To the shock of local Native Americans, a Thousand Oaks parcel where they had hoped to build a native peoples museum may be the site of a Chumash burial ground.
At a Wednesday night meeting, city officials told backers of the Native Peoples Museum that human remains were discovered in 1990 at the proposed eight-acre site at Lang Ranch.
Several bones and part of a human skull were found during a routine archeological survey of the land, which is part of a major development area. Shortly after the bones were found, they were reburied under six feet of dirt, city officials said.
Native Americans at the meeting said they were appalled that they had not been informed at the time of the discovery.
"I can't believe that if we hadn't specifically asked about this site we may never have been notified," said Beverly Folkes, a board member of Oakbrook Park Chumash Corp., a group that represents local Native Americans. "We had no idea we would open up this whole can of worms."
The revelation creates a host of new challenges for backers of the Native Peoples Museum.
A committee of Thousand Oaks residents and representatives from several Native American groups have been planning the museum since last year, after an effort to bring the Los Angeles-based Southwest Museum to Thousand Oaks failed. The major hurdle has been the lack of a suitable site.
The committee's main planner, museum designer Al Fiori, said organizers had finally settled on the site at Lang Ranch Parkway near Avenida de los Arboles. The land was ideal, Fiori said, because it is adjacent to the Chumash Interpretive Center.
But as the committee sat down Wednesday to vote on the site, Greg Smith, a Thousand Oaks city planner, disclosed the 4-year-old discovery. He said he was investigating whether the city had notified Ventura County coroner's officials when the bones were discovered. The law requires that the coroner be notified when human remains are found.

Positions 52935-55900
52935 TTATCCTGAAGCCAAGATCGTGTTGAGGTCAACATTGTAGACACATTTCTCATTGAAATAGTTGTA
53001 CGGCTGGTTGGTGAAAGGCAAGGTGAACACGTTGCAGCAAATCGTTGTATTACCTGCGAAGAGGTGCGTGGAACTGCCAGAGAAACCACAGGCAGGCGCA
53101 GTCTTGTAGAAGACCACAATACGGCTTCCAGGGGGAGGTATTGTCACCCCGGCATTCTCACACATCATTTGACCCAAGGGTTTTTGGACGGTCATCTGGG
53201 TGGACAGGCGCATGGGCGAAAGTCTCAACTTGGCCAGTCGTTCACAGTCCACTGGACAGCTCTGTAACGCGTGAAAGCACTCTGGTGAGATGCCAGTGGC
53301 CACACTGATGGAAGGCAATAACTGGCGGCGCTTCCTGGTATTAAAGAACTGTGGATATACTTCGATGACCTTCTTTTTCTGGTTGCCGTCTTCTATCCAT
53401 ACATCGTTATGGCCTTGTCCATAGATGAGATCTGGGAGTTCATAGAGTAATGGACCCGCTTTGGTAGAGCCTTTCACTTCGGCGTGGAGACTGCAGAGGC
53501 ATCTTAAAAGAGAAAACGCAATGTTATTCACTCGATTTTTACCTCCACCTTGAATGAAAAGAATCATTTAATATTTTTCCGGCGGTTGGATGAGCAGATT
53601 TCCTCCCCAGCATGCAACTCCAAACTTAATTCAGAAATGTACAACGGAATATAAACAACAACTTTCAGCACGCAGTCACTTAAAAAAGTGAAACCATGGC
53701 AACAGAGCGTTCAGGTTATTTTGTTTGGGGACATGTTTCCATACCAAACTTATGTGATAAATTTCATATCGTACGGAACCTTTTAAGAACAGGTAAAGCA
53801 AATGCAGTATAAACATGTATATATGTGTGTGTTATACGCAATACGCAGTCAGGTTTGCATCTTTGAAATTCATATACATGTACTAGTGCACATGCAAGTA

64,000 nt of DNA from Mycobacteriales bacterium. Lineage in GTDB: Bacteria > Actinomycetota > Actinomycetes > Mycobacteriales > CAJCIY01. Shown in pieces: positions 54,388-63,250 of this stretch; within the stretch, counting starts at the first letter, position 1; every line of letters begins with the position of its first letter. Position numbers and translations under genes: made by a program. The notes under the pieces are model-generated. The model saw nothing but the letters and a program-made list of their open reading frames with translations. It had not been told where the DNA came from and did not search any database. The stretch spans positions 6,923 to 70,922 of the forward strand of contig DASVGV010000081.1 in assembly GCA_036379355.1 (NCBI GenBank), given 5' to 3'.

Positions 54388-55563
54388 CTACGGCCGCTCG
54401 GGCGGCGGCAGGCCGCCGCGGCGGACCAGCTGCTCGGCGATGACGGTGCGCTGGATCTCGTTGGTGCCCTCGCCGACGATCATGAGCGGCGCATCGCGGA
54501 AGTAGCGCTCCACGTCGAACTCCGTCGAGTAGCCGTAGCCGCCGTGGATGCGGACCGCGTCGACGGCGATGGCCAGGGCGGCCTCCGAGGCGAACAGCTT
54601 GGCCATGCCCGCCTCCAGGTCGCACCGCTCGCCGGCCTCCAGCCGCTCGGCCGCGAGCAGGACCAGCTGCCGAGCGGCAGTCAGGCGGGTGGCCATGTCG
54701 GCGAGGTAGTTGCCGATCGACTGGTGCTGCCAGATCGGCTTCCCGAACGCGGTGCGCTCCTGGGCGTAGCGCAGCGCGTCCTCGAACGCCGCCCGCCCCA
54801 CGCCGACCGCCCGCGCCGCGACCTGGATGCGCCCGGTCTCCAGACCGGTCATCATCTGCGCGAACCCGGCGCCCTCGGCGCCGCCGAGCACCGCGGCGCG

As a result of Smith's announcement, committee members requested that there be no development at the eight-acre parcel until they know more about the remains.
Smith said the bones that were unearthed appeared to have been burned, which he said suggests they were not Chumash because the Chumash people did not cremate their dead.
Under Chumash custom, the dead are buried in the fetal position facing west, said Paul Varela, who heads the Interpretive Center.
Committee members said until there is more information about the find, even initial plans to put a park on the land should be delayed.
"We don't want anything to happen until we can find out if this is a Chumash burial ground," said Leo Valenzuela, director of the Oakbrook Park Chumash Corp. "If it is a burial ground, we want it left in peace."
The committee had hoped to persuade the Conejo Recreation and Park District to devote the land to the museum. At the meeting, however, park officials indicated they would not give up precious parkland because of buried bones.
Park district General Manager Tex Ward said he would not support a plan that would force the district to forfeit the land. He said without a park there, the children of about 5,000 residents living nearby would have no place to play.
"Those remains were capped and the earth was left in its natural state," Ward said. "There is no reason we shouldn't move forward with our park."
That left the museum's supporters fuming.
"Would you want people to have a barbecue on your parents' grave?" Fiori asked Ward. "I think if this is a burial site, it needs to be preserved."
At meeting's end, the group asked the city to provide more information on the find and agreed to discuss alternate museum sites at its next monthly meeting.
"I'm not sure where we'll turn next," said Councilman Frank Schillo, who has chaired the drive for a museum. "We're out of sites. This was supposed to be the one."